MSU students might have a say in what becomes of many of the vacant properties littering the city of East Lansing’s downtown district.
About two weeks ago, MSU President Lou Anna K. Simon encouraged the School of Planning, Design and Construction to begin an academic exercise — as part of the Michigan Corridor Project — geared toward re-envisioning empty parts of the city’s downtown.
The Michigan Corridor Project is a collaborative revitalization project between members of the cities of East Lansing, Lansing, Lansing Township and MSU.
Omari Sankofa II
These areas include the land from Hagadorn Road, down Grand River Avenue and Michigan Avenue, all the way to U.S. Route 127.
Faculty members and students have been encouraged to dream up new ideas for how these redeveloped spots could appeal to students, community members and young-working professionals.
Although this project still is in its information-gathering phase with no set plans for development, it presents enormous potential for the future of East Lansing and MSU students.
Unity is a not a word often used when describing the feelings some community members have about the direction of the city, but allowing students to have an active voice in its development could be a positive step toward satisfying both sides’ needs.
Designing a city that adheres to short-term students and long-term community members has been a longtime goal of the city and MSU. But the two sides haven’t always seen eye to eye.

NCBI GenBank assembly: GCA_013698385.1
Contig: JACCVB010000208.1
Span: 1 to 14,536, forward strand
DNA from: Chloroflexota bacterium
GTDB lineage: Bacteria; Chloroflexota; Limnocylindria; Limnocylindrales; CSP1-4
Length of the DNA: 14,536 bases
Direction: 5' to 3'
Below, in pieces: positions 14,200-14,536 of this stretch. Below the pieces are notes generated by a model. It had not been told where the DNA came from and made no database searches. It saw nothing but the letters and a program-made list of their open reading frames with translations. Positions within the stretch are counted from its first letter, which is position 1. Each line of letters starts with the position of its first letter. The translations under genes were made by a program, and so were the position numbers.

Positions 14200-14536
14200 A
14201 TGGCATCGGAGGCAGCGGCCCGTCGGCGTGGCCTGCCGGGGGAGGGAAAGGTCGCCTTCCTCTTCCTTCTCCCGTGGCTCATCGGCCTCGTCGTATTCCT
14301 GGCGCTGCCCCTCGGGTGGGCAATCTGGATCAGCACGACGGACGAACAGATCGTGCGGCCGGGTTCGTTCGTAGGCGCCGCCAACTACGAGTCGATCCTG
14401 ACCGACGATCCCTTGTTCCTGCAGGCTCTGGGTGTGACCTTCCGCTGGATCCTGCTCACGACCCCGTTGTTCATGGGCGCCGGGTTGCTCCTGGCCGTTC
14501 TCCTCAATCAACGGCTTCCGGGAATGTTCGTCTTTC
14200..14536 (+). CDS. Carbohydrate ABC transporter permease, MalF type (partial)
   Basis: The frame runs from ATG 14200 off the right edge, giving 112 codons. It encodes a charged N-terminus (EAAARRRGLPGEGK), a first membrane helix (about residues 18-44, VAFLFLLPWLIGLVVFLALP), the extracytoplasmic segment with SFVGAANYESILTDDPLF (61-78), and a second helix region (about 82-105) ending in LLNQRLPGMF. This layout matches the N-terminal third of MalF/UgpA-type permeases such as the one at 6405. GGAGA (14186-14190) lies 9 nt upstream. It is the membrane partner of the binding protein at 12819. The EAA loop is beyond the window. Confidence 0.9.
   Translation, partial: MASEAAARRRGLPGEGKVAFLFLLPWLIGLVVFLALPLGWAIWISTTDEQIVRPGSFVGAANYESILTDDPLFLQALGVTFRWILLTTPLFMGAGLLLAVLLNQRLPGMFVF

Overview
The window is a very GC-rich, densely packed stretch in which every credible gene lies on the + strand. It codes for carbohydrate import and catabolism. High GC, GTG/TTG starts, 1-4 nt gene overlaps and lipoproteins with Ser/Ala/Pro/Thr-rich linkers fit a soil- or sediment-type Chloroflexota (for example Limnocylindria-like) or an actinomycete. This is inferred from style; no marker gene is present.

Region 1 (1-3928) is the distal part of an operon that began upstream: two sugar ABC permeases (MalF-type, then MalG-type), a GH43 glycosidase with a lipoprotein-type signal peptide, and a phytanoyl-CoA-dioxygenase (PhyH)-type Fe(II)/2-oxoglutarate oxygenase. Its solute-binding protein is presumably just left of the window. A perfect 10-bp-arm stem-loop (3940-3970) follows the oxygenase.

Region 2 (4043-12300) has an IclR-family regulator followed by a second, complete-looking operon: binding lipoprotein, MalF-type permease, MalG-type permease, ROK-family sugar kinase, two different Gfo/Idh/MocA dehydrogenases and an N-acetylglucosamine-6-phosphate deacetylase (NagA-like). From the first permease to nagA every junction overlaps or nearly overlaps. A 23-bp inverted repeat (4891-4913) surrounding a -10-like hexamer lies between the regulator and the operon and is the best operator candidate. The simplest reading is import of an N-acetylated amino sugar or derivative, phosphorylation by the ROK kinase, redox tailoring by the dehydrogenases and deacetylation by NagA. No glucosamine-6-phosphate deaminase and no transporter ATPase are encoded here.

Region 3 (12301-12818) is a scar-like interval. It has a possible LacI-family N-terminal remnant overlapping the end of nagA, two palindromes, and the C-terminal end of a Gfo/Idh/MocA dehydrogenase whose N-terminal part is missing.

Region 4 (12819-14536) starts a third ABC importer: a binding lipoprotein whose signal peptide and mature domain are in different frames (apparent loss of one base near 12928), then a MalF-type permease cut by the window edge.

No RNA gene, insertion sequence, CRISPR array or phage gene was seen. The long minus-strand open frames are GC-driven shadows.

Simon has been a strong proponent of developing new areas in East Lansing structured around the needs of young professionals. She argues these additions would give students a more dynamic sense of place within their community.
The idea of staying in accordance with the community also has been a vision expressed by certain city officials.
East Lansing City Manager George Lahanas has maintained that the city often is challenged with a balancing act of serving all of its communities, and changes or developments can’t address just one group.
But furthering along this project potentially could eliminate two major concerns for East Lansing.
By allowing students to have a say in the development of these areas, currently-vacant areas downtown — such as the former City Center II property and the Red Cedar Golf Course — could become new spots that attract young professionals.
The new businesses, housing centers and outdoor public spaces that might be developed from this program could add a new cultural identity to an area of the city that hasn’t been utilized.
The difference of opinion that occasionally exists between the university and city doesn’t reflect a sense of negligence from either party, but rather a dedication each has in satisfying their closer demographic.
But continued collaboration from both sides is needed in order to create the type of community both sides envision.
By letting students and faculty work alongside city officials to redesign these vacant areas, East Lansing can continue to grow into a place that satisfies its many distinct communities and enhance the appeal of its entire downtown.